BREAKING: Premier League clubs told ‘take a look at themselves’ over £2BN transfers in cost of living crisis
MPs have branded the Premier League’s £2BN transfer spending spree as ‘obscene’ and insisted the game needs be ‘brought back down to earth’ as the country braces for a cost-of-living crisis.
The English top flight broke its own record for the most money spent on new players in the summer transfer window, which closed yesterday.
Fuelled by new owners keen to make their mark, record TV deals and desperation to qualify for the Champions League, or simply to survive in the top division, clubs went well beyond the previous high of £1.45BN spent in 2017.
Chelsea topped the spending charts during the summer transfer window this season
Sportsmail’s graphic revealing the big spending of the Premier League’s owners
But the extravagance has horrified politicians and some fans alike, and even financial analysts within the game admit the profligacy of club owners jars with the wider financial situation.
Supporters took to social media today to declare the sums involved as ‘sickening’, ‘obscene’ and ‘repugnant’ at a time when the country is tightening its belt in the face of rocketing food and energy bills.
However, sources close to Premier League clubs point out that the total spend as a proportion of income this year is about the same as in 2017, at just over 30 per cent. They say expenditure has increased as the league’s income has risen due to more lucrative TV deals.
But MP Clive Efford, a lifelong Millwall supporter and season ticket holder, told Sportsmail that clubs must dip their hands into their pockets again, this time to help out local communities facing hardship.
£70M Chelsea signing Wesley Fofana poses for a photograph with chairman Todd Boehly
‘When this happens during a cost-of-living crisis, when there is inflation for food and energy, costs are so high, it underlines the madness of football,’ said Mr Efford, a former shadow sports minister and a member of the Digital, Culture, Media and Sport Committee.
‘Transfer deadline day does not put football in a good light. It is pretty obscene, at a time like this’ added the Labour member for Eltham in south east London.
‘Clubs should take a hard look at themselves,’ said Mr Efford.
The MP added: ‘They should feel ashamed today. Football as a whole should come together and provide some sort of fund to assist people at this time and show they do understand and they do have the communities they serve at heart. They should be contributing something.
‘They cannot sit there and just say we are international businesses and thumb their noses at everyone [while] spending this sort of money. It is made on the back of those communities that have sustained the clubs over generations. They should be putting more back.’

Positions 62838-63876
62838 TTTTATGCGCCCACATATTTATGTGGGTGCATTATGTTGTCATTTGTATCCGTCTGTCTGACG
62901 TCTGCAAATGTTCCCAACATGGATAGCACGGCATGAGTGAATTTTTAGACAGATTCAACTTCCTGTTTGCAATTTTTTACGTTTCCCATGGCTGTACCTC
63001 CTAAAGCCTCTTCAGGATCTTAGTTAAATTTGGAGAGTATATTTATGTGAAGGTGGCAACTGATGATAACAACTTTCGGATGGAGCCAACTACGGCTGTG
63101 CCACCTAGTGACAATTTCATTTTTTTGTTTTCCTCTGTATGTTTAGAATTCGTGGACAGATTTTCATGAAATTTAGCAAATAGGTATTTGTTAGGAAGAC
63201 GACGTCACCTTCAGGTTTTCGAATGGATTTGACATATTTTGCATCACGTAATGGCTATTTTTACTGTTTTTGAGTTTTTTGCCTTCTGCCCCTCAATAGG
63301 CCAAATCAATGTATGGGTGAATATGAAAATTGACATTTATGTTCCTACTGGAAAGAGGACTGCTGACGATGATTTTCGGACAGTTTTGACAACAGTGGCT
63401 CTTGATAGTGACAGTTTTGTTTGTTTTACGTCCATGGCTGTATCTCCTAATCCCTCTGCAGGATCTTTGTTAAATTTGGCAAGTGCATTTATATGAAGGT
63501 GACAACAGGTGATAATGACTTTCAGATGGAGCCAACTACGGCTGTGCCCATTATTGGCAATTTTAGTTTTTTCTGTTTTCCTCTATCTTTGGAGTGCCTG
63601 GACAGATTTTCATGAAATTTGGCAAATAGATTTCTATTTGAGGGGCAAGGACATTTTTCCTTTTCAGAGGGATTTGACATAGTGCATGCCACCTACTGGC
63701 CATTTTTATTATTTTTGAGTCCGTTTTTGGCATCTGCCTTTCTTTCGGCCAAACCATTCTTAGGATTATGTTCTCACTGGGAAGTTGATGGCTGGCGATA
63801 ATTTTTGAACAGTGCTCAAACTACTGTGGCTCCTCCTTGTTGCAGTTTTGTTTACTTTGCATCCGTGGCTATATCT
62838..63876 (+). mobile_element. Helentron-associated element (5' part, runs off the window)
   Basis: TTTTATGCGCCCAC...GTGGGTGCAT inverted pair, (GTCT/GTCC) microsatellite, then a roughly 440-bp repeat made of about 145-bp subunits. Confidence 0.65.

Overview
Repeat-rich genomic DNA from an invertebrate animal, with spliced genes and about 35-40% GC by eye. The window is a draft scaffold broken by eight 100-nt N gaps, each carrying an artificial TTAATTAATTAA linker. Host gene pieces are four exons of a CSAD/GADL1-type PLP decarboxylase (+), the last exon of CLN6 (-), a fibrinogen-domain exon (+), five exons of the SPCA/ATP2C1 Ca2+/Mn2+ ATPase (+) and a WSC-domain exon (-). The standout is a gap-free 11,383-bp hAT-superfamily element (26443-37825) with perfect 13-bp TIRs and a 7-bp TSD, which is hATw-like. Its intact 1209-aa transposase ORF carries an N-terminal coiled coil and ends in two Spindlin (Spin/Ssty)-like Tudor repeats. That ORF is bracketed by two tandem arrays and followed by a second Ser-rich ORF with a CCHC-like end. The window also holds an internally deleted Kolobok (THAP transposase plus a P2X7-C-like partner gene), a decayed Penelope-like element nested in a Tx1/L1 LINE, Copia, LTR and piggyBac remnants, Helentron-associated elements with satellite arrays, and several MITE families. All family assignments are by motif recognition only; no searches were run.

Summer arrival Gabriel Jesus (centre) has helped Arsenal start the season unbeaten
Chelsea have spent the most of any club in Europe. American Todd Boehly, the new owner, assumed the role of interim sporting director in the post-Roman Abramovich era, and acted like a ‘kid in a sweet shop’, according to Sky Sports pundit Gary Neville, splashing out £258.5million on seven players.
Newcastle also have new owners, and their Saudi backers have spent £122m on four players, including striker Alexander Isak for a club-record £60m.
Another owner who has joined the Premier League is Evangelos Marinakis. While the Greek media mogul and shipping magnate has had the keys to Nottingham Forest for five years, this is the first time he has been in the big league and Forest have brought in 21 players for more than £160M.
The English top flight is now comfortably the richest league in Europe. Revenues fell during Covid, but they have been back on the rise. Accounting giant Deloitte estimates income will hit a record £6bn this year, surpassing pre-pandemic levels.
Erling Haaland joined Manchester City in a value-for-money £50million move from Germany
‘What we’ve seen is Premier League clubs, especially, kind of come to the market this summer with real confidence,’ Chris Wood, assistant director in the Sports Business Group at Deloitte, told Sky News.
‘Buoyed by, I guess, a handful of circumstantial things at clubs – such as new ownership, new managers in place. But also, kind of been buoyed and emboldened by the increase in broadcast rights.’
But Mr Wood acknowledged the level of transfer spending has become uncomfortable.
He said: ‘Obviously, the numbers that we see, whether it’s transfer fees, whether it’s player salaries, are kind of jarring in these times with the pressures everyone’s under.’
MP Ian Mearns, the chairman of the All-Party Parliamentary Group of Football Supporters, was more direct.
Willian has signed for Fulham on a one-year deal after leaving Brazilian club Corinthians